Virginia legislative session ends with no budget deal

Virginia’s legislative session wrapped up Saturday.

The 7-week sprint saw a lot of activity.

The official term for this day is Sine Die, the latin word for adjourned with no date set for reconvening.

If you were expecting big fireworks on some of the most contentious issues that really animate voters – there was chatter, but not much action – the realities of a Republican House and Governor and Democratic Senate.

Michael Pope is Reporter with Virginia Public Radio.

He says next year will likely be VERY different. 

"All 140 members of the general assembly will be on the ballot and so election year politics really loomed large over all this. With abortion, guns, transgender rights. These were are hot-button issues that not a lot of action happened on them, but they’ll all be able to take those issues to the campaign trail and take them to voters," Pope said, "So despite the fact that there wasn’t a lot of action on that stuff, you will see those themes repeated this election cycle."

Workforce development, utility regulation, legislation dealing with education policy addressing learning loss during COVID, all had compromise, Pope says.

But Pope added that there was real compromise on bolstering mental health resources in Virginia, particularly for someone in crisis.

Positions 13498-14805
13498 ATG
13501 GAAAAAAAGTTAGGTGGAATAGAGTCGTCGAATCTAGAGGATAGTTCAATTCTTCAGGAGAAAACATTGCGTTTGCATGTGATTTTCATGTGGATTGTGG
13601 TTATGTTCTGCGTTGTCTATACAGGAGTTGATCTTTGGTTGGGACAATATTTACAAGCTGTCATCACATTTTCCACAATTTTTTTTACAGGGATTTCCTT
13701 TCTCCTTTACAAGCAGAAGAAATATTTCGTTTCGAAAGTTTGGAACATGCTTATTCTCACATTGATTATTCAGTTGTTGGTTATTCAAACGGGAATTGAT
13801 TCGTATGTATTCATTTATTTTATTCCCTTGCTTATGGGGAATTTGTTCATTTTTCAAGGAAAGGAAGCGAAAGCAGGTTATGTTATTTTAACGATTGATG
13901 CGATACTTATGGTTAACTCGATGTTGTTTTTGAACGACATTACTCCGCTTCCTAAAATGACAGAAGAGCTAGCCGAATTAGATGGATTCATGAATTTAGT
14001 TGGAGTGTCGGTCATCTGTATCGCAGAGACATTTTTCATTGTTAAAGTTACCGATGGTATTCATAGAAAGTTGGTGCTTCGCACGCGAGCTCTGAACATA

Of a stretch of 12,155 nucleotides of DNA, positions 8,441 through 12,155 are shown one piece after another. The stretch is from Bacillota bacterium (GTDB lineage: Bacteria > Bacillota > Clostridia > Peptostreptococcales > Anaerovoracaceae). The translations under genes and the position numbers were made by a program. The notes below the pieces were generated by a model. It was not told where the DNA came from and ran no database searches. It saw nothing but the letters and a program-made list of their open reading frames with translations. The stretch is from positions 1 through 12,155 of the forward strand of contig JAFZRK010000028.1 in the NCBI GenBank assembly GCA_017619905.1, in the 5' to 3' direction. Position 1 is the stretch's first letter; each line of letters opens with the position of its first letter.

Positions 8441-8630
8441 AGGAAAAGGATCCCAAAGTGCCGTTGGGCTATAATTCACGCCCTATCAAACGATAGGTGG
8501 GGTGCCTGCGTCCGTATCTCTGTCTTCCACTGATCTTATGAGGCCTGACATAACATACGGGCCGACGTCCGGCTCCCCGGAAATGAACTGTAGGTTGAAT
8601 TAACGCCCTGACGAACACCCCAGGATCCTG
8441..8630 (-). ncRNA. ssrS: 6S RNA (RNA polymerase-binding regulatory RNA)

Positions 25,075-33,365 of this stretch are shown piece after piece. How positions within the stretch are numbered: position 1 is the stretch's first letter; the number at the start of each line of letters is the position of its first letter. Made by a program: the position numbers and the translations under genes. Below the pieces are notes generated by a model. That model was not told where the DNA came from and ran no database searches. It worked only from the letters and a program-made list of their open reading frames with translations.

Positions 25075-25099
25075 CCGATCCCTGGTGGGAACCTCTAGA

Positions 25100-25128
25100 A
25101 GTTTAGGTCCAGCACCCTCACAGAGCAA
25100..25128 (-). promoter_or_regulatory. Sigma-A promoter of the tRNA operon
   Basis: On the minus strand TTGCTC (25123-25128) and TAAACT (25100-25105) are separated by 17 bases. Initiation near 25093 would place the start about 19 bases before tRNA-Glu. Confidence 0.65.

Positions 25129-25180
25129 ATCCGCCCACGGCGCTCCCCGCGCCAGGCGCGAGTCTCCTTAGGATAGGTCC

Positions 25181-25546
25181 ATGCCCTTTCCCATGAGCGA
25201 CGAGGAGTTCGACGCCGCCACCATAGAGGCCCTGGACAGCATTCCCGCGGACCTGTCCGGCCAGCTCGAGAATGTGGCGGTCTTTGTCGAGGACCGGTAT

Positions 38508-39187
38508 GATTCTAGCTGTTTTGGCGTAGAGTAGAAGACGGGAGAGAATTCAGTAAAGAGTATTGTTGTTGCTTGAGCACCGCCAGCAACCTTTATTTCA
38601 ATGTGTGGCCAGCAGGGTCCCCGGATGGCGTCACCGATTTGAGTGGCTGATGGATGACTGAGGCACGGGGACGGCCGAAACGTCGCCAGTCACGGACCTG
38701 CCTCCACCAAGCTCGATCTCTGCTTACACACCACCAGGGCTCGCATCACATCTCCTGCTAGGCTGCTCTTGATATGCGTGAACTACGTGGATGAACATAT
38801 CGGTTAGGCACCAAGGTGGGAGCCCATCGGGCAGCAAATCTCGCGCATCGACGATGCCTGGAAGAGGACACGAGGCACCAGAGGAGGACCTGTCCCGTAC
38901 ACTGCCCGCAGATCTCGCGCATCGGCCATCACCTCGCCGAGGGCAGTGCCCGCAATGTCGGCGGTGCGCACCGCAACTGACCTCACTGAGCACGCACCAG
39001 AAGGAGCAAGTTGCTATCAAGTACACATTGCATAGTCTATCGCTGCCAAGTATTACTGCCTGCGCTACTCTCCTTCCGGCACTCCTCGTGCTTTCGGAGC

It was something Governor Youngkin advocated for, and while some of the budgetary stuff is still being worked out, Pope’s analysis is it’ll be viewed as a big accomplishment of the session for Virginians.

"So the immediate crisis stage, instead of having that person go to a jail, have them go to where they can get services and get help. That takes a lot of money, and that’s what people are talking about right now," Pope said.

Governor Youngkin released a statement Saturday touting cost of living improvements, education, public safety.

"Our job is to make Virginia the best place to live, work, and raise a family. This year we have already worked together to lower the cost of living, restore excellence in education, ensure safe communities, and transform our government, but there is so much more work to do," Younkin said.

Unable to agree on several key pieces of the budget, including whether to enact the additional $1 billion in tax cuts Gov. Glenn Youngkin is seeking, lawmakers opted to pass a "skinny" spending bill and allow House and Senate negotiators to carry on with their broader discussions.

Youngkin added in his statement that he’s ready to get to work on finalizing a budget.

Attorney General Jason Miyares touted around 20 bills he supported that will get to the governor’s desk: crime victims’ rights, higher penalties for fentanyl distribution, human trafficking education to name a few.

The Associated Press contributed to this report.